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Sunday, 26 June 2011

NOTES ON VARIOUS ART MOVEMENTS SINCE THE MIDDLE OF THE 19th CENTURY.

ACTION PAINTING



Sometimes used as an alternative term for Abstract Expressionism.

In 1952, the critic Harold Rosenberg invented this term to emphasise the sheer physical activity involved in the creation of the large, spontaneously executed, abstract expressionist paintings like those of Jackson Pollock and Franz Kline among others. In this sort of work, the paint is dripped, splashed and poured over the canvas, which is often laid on the floor rather than placed upright. 
Occasionally buckets of paint were literally hurled at the canvasses, letting a completely random result stand for fine art. 

JACKSON POLLOCK   Convergence, 1952

FRANZ KLINE   New York, 1953

Free Form, 1946

Jackson Pollock (American, 1912-1956)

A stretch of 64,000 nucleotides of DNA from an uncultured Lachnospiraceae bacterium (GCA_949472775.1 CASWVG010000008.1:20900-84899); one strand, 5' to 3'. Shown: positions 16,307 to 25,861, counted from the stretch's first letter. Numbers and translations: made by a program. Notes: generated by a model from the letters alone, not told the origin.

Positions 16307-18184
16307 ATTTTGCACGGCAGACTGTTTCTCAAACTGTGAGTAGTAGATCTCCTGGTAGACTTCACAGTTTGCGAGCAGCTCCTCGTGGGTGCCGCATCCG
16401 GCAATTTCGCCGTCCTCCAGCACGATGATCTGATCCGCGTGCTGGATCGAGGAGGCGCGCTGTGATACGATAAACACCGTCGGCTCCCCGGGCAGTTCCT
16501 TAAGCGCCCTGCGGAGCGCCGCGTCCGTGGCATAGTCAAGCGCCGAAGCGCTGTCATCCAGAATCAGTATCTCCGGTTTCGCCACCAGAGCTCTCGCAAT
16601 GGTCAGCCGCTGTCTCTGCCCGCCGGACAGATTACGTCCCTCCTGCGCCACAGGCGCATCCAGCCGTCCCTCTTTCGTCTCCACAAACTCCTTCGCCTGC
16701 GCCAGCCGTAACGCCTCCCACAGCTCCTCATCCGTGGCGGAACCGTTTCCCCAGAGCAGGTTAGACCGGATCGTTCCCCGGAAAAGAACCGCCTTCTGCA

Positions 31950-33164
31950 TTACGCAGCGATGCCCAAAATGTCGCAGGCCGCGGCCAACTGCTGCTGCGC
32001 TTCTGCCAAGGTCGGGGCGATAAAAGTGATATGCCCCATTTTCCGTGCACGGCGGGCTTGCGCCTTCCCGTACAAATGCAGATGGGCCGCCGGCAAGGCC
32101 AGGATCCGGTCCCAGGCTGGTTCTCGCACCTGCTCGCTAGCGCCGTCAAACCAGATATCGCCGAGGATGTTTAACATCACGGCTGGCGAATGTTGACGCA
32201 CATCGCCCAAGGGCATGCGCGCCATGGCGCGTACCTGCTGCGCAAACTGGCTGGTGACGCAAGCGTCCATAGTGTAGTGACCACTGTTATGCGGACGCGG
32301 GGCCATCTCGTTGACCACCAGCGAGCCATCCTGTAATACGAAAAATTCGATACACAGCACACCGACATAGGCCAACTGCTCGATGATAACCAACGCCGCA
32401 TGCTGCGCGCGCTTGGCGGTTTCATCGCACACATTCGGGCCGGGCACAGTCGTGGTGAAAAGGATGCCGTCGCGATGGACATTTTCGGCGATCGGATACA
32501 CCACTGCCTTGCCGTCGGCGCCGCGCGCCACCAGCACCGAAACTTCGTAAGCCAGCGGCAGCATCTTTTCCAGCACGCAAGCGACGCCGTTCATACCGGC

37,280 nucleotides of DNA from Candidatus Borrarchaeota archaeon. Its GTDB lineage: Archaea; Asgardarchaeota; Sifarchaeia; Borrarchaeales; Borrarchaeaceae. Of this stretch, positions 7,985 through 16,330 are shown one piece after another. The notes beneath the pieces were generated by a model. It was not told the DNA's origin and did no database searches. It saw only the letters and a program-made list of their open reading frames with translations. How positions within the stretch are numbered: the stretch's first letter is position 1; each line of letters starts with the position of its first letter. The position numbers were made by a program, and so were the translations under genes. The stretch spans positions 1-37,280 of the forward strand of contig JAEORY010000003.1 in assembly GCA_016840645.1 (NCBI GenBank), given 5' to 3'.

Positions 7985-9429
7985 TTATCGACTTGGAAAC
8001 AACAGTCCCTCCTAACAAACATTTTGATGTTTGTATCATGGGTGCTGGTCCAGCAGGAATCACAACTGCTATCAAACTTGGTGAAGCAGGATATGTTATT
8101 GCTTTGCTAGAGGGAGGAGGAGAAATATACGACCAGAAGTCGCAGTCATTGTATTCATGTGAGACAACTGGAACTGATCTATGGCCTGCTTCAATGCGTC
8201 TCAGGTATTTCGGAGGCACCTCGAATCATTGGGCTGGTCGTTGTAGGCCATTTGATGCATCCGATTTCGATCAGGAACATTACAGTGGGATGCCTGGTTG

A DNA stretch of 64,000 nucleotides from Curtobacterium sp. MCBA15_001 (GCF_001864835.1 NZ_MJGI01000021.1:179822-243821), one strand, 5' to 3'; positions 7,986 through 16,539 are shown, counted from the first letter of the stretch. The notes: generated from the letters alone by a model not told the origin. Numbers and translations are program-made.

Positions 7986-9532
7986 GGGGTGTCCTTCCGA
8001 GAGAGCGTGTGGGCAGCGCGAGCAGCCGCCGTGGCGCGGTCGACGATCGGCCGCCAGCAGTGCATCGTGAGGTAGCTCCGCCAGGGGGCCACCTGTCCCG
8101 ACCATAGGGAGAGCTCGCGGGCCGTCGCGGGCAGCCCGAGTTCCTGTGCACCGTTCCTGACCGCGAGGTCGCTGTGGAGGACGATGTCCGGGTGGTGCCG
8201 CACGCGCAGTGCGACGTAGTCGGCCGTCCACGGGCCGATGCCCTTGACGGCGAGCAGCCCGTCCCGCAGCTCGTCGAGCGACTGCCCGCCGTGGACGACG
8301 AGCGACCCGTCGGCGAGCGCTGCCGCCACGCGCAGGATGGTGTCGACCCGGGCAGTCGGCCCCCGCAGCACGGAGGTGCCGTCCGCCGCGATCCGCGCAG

One: Number 31, 1950

Jackson Pollock (American, 1912-1956)


NAÏVE OR PRIMITIVE ART



Originally used to describe the work of untrained artists who, nevertheless, had some innate ability. Some artists have, however, taken up the style, and it has become a more recognisable school. Among the best-known genuine naives are Grandma Moses in the USA, Douanier Rousseau in France, and Alfred Wallis in England. Modern naives include Beryl Cook and Martin Leman.
Naïve artists are not necessarily untrained or amateurs. Sophisticated artists may also deliberately affect a naïve style. 
BERYL COOK   Dining Out
BERYL COOK, In the Snug
HENRI ROUSSEAU  

Tiger in a Tropical Storm 1891


(Sometimes called Surprised )
ALFRED WALLIS
(The Hold House Port Mear Square Island Port Mear Beach, 1932)
GRANDMA MOSES    Halloween, 1955
GRANDMA MOSES    Let Me help 




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